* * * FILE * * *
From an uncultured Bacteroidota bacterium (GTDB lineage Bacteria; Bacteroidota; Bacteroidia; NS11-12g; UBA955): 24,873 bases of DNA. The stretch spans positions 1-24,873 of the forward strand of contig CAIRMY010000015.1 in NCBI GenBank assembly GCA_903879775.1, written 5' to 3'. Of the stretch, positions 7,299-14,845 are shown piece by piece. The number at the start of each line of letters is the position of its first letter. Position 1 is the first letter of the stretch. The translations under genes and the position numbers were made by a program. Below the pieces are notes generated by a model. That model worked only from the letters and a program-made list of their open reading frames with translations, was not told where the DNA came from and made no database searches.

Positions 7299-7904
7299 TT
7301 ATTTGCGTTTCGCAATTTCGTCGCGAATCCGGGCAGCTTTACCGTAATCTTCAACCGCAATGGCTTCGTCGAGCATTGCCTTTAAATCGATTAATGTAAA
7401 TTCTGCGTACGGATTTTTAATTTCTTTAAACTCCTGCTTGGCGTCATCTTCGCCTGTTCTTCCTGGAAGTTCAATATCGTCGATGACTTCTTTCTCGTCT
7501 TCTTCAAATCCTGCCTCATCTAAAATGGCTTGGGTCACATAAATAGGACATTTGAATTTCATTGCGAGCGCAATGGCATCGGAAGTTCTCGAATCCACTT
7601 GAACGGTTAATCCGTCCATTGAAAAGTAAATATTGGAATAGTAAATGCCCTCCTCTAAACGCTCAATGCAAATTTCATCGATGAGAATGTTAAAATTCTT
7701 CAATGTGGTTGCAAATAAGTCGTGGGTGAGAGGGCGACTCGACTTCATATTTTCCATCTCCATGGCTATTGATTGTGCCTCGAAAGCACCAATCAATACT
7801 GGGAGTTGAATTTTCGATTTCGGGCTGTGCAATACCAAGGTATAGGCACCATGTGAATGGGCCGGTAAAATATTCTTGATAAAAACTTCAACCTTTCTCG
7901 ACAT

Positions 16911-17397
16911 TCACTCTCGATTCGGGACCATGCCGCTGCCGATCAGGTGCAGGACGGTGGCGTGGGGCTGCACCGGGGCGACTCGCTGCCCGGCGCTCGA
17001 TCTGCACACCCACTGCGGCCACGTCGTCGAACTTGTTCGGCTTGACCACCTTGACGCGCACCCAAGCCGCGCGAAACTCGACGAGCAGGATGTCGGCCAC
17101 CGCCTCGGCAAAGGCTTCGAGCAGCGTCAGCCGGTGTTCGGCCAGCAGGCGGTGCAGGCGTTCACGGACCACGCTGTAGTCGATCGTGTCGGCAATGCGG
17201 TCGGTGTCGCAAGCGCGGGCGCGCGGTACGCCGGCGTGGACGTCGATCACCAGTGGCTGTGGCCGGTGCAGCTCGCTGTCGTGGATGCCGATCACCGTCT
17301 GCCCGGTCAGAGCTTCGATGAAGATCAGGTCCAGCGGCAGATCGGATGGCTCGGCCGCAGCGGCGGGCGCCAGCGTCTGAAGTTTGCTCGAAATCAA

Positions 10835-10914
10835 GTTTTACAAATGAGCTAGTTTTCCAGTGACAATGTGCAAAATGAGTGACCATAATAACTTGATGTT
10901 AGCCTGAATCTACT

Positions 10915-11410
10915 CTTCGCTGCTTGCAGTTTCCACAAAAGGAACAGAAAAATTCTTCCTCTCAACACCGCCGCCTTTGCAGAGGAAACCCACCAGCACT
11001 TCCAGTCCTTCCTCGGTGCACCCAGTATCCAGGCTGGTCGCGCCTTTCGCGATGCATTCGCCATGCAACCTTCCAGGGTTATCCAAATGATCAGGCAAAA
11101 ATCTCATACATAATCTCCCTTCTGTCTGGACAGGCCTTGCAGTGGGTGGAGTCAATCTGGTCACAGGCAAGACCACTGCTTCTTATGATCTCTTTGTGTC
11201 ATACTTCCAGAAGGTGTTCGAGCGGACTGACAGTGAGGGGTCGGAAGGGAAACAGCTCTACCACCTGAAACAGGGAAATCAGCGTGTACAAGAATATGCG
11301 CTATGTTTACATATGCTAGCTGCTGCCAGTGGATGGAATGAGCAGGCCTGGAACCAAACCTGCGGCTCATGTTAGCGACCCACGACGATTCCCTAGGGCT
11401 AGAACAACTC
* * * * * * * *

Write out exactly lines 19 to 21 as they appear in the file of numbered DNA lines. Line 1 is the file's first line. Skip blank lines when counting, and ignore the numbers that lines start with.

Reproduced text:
10901 AGCCTGAATCTACT

Positions 10915-11410
10915 CTTCGCTGCTTGCAGTTTCCACAAAAGGAACAGAAAAATTCTTCCTCTCAACACCGCCGCCTTTGCAGAGGAAACCCACCAGCACT